Key Lawmaker Plans Changes To State Budget Plan

Mar 22, 2013

Republican Ohio House finance committee chair Ron Amstutz says major changes are planned to GOP Governor John Kasich's tax reform proposals, but he says the plan to cut income-taxes will remain.

Amstutz says he anticipates the House version of the two-year state budget will replace the governor's proposed sales-tax expansion on 80 goods and services that would fund the income-tax cuts. It's the latest twist in the budget battle between the Governor and majority legislative Republicans. More from Ohio Public Radio's Karen Kasler.

Gov. John Kasich doesn’t often do one-on-one interviews on any subject. But he sat down to talk about the budget, which he admits is not going over well with lawmakers, including his Republican colleagues, many of whom don’t like the proposal to pay for a state income tax cut in part with revenue from an expansion of the state sales tax onto some 80 services that are not taxed now.
Kasich: “Tax reform is always something - don’t tax me, tax the guy who’s hiding behind the tree. And so, this is just the usual, this is just the usual kind of hubbub around the issue of tax reform.”
Kasler: “But specifically the broadening of the state sales tax. That’s gotten some concerns there.”
Kasich: “Sure.”
Kasler: “You know, you just said it yourself – that Ohio’s taxes are too high, we need to lower them to be competitive. But when you broaden a tax and impose it on services that didn’t have a tax before – isn’t that a tax increase?”
Kasich: “No, because it’s a net $1.4 billion tax cut. And here’s the thing. About 75% of our economy now are services. Do you know you pay taxes on dry cleaning? Did you know that? And that’s a service, okay.  What the legislature has seen fit to do is whenever they’re short money they go and tax a service that doesn’t have any lobbyists, and that’s how they plug their holes. I want to make sure that we have a modern tax system and use it to reduce taxes to help small business and help us to be more competitive.”

But what are the budget’s chances? Fellow Republican House Speaker Bill Batchelder, who leads a supermajority caucus 60 that includes members who were very supportive of Kasich’s first budget, is clear.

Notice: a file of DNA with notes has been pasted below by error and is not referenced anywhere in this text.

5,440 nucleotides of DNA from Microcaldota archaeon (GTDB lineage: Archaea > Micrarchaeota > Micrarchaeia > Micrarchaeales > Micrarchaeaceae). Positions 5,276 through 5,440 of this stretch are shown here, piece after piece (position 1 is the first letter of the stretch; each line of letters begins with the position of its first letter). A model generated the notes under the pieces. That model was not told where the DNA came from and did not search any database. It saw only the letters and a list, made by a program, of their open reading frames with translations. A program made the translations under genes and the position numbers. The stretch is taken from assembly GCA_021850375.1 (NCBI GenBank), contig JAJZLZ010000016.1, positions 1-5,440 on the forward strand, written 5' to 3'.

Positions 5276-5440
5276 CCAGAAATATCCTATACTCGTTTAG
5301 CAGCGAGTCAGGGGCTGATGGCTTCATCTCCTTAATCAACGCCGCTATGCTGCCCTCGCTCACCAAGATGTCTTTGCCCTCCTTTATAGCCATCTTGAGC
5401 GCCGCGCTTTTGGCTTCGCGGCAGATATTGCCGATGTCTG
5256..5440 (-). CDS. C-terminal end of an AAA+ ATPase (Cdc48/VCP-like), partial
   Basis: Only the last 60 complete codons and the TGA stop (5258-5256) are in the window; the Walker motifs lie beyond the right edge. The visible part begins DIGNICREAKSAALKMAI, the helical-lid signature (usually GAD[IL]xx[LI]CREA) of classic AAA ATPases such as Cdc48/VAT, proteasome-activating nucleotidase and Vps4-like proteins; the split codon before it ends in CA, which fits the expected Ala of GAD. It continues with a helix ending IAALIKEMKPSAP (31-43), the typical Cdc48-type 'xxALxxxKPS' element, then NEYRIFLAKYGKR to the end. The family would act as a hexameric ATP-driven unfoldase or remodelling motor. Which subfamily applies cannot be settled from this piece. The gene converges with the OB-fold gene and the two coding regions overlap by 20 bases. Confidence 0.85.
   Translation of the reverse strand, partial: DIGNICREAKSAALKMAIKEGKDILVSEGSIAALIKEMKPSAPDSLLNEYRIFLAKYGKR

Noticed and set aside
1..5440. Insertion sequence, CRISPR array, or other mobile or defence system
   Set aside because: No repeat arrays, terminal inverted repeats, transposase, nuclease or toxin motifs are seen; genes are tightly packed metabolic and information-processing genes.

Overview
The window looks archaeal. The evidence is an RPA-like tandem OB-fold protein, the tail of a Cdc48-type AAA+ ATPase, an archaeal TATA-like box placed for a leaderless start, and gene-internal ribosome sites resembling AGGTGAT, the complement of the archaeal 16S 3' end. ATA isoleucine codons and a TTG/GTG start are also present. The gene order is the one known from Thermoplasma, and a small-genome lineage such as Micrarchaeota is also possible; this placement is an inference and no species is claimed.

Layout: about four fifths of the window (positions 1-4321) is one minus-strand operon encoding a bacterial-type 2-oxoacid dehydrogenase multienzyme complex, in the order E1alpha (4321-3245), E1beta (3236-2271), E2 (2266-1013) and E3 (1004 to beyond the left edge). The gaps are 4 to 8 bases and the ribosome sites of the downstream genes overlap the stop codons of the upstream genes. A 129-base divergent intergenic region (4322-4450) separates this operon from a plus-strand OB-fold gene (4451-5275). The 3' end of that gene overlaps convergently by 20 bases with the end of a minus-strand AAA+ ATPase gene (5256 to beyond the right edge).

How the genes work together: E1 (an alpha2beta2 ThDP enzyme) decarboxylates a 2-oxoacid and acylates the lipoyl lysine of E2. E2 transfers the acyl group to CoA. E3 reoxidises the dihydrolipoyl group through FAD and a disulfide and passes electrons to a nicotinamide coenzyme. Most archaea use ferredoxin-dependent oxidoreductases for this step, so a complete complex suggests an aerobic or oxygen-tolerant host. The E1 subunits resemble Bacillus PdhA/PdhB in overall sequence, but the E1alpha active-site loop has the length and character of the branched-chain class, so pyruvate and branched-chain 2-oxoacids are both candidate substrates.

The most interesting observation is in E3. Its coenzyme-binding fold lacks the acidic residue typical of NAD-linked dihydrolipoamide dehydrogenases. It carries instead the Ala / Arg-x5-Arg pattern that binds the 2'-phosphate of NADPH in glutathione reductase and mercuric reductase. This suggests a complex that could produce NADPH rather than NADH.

“As it is, as it is submitted? That would not be possible.”

Batchelder says Republicans’ concerns about the budget are no surprise to the governor.
“He’s aware of this, of course. We speak to each other often. There are a number of things there that have to change. Some of them are not very significant in terms of the quantity but they’re important to the members of the caucus. Others are very expansive and sweeping in their nature and those would include obviously the tax, obviously Obamacare, and we still have confusion over the language involved in school support.”

The tax Batchelder refers to here is the expansion of the state sales tax, but he’s also said he and many other Republicans don’t like the tax on big oil and natural gas drillers. And when the Speaker references Obamacare, he’s talking about the expansion of Medicaid to people who make up to 138 percent of the federal poverty level – a plan that Kasich has put forward even though he opposes the Affordable Care Act. But even as Kasich continues to promote the controversial elements of his budget, he remains confident.
“What do I think at the end of the day? I’m hopeful we’re going to get there. But it’s always a bumpy ride. Change is very difficult.”

But he won’t talk about the behind-the-scenes conversations he’s having with the Democrats he needs to pass the Medicaid expansion, or the Republicans he hopes to persuade to support that and the other elements of his budget.
“I would love to talk to you about all the negotiations, but I’m not going to.”

The budget needs to be in place by the end of June. It’s still in a House committee, but the Speaker says he’s urging his colleagues in the Senate to start hearings of their own to make sure that deadline isn’t missed.